MIAMI (CBSMiami) – Tropical Storm Sally formed on Saturday afternoon drenching South Florida, as it continued to move to the Gulf of Mexico.
Sally was moving into the Gulf of Mexico by later Saturday or by Sunday and eventually become a Category 1 hurricane.
With the 5 p.m. Saturday advisory, Sally was about 30 miles south southeast of Naples. It had maximum sustained winds of 40 mph and was moving west at 7 mph.
Florida Power & Light reported at least 2 thousand power outages because of Sally. In Broward, there were 561 customers without power and and in Miami-Dade, there were 1,562.
Tropical-storm-force winds extend outward up to 80 miles south and southeast of the center, just to the south of the Florida Keys.
A flood watch remains in effect for Miami-Dade, Broward, and Palm Beach counties through Sunday morning.
Forecasters also expect strong wind gusts for our area.
Sally is expected to produce through Tuesday rainfall of 3 to 6 inches with localized amounts of 8 inches along the Gulf Coast from the Florida Peninsula to southeast Louisiana and 2 to 4 inches farther inland over far southern Alabama, Mississippi and southeast Louisiana.
This is expected to be a slow-moving system that will likely continue to produce heavy rainfall and considerable flooding near the central Gulf Coast through the middle of next week. Flash, urban and rapid onset flooding along small streams and minor to isolated moderate flooding on rivers is likely.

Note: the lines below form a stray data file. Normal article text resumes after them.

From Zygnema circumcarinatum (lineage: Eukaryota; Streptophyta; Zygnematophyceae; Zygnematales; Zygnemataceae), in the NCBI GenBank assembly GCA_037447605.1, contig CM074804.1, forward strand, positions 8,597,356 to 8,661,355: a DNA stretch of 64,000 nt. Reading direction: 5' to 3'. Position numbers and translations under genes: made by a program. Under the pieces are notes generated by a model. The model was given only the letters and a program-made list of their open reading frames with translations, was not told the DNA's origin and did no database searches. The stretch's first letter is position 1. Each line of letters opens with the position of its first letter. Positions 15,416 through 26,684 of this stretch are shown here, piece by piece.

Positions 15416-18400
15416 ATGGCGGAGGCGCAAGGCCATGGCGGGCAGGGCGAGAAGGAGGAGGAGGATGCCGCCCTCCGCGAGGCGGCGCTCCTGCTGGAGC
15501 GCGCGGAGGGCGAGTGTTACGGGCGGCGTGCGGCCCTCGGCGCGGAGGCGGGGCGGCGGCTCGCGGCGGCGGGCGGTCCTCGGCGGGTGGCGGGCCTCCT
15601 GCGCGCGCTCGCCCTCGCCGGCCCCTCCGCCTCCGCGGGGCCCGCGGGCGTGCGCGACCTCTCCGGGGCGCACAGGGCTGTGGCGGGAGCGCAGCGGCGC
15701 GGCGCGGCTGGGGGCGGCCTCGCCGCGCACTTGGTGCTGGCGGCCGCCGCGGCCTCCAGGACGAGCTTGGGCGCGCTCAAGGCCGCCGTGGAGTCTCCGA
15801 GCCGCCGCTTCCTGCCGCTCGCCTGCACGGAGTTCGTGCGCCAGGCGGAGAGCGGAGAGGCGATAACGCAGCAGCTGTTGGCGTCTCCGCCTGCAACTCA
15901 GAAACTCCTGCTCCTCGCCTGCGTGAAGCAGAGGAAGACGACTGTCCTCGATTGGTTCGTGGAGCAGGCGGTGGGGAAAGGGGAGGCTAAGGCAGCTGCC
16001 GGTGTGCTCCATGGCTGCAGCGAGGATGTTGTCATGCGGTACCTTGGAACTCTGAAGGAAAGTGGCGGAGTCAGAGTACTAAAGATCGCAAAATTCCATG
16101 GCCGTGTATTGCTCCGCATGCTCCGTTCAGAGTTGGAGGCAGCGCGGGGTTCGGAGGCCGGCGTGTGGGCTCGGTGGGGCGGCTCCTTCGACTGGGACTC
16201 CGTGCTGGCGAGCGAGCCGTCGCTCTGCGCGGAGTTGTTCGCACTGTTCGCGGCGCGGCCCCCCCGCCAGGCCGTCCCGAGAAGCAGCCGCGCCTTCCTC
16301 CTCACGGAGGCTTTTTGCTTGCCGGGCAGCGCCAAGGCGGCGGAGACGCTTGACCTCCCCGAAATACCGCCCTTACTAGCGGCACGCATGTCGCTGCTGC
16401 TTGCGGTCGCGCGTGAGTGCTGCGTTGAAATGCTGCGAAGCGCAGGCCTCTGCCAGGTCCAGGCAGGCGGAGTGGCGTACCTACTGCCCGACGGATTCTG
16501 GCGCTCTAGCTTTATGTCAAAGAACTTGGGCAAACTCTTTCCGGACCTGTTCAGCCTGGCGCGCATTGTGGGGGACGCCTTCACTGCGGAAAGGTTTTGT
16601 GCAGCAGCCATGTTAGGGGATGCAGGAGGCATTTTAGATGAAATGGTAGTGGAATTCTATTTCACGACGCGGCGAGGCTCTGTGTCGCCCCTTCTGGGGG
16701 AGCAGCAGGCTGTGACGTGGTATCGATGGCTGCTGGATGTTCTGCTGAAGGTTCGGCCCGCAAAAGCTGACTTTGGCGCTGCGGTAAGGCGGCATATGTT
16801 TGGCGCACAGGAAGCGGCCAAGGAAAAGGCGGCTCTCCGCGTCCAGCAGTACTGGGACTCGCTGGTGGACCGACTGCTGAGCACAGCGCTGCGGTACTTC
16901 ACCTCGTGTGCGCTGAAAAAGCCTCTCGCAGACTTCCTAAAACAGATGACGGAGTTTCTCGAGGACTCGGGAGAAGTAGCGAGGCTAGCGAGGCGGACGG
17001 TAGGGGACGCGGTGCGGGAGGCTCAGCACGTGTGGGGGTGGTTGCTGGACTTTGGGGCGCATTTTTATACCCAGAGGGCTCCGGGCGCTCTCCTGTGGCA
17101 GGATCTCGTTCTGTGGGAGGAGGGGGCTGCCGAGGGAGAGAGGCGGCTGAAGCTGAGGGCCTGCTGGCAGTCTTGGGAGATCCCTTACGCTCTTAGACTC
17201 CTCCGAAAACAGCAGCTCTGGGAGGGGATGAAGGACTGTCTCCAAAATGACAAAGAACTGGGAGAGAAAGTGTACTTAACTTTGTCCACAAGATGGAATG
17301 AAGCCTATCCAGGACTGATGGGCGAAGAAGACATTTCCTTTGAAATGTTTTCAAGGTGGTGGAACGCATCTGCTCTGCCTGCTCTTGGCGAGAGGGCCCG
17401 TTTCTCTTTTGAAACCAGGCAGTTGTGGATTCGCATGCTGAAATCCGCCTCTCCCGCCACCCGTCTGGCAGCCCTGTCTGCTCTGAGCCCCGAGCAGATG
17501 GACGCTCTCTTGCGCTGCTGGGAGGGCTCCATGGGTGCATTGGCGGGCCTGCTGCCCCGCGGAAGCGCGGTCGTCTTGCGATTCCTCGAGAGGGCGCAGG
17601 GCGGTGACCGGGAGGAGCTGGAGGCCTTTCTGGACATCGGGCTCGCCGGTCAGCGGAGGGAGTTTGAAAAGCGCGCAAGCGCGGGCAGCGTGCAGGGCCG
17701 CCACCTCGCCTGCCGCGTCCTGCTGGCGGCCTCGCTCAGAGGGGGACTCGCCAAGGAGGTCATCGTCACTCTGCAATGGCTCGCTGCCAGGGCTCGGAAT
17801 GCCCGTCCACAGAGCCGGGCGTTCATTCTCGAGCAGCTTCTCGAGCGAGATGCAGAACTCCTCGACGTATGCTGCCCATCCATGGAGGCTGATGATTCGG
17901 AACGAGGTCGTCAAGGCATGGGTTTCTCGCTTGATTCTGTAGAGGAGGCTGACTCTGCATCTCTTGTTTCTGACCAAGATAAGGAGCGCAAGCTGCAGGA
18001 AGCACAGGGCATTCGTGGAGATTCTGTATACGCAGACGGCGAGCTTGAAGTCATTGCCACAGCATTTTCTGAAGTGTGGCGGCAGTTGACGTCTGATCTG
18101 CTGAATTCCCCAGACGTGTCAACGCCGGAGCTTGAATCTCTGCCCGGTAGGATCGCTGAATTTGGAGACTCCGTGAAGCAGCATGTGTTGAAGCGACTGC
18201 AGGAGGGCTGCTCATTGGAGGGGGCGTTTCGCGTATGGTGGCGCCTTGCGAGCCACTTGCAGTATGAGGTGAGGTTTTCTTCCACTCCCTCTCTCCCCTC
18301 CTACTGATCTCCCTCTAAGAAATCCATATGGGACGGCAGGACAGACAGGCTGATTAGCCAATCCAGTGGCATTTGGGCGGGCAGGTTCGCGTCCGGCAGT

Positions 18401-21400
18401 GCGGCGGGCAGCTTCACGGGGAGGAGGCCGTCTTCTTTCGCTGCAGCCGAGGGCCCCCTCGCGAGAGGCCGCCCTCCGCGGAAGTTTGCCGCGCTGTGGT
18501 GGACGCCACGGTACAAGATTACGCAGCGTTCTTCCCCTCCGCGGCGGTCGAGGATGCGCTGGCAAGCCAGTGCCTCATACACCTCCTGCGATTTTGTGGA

Meanwhile, Tropical Storm Paulette had maximum sustained winds at 70 mph and was 510 miles southeast of Bermuda, where a hurricane watch and tropical storm warning are in effect. Forecasters said Paulette would become a hurricane later Saturday and drop up to 6 inches of rain on the territory through Monday, adding that it is expected to be a “dangerous hurricane” when it is near Bermuda on Sunday night and Monday.
Tropical Storm Rene weakened in recent hours and was reclassified as a tropical depression. It had maximum sustained winds at 35 mph and was 1,225 miles east-northeast of the Northern Leeward Islands. Forecasters said Rene wasn’t expected to strengthen and did not pose any threat to land.
(© Copyright 2020 CBS Broadcasting Inc. All Rights Reserved. The Associated Press contributed to this report.)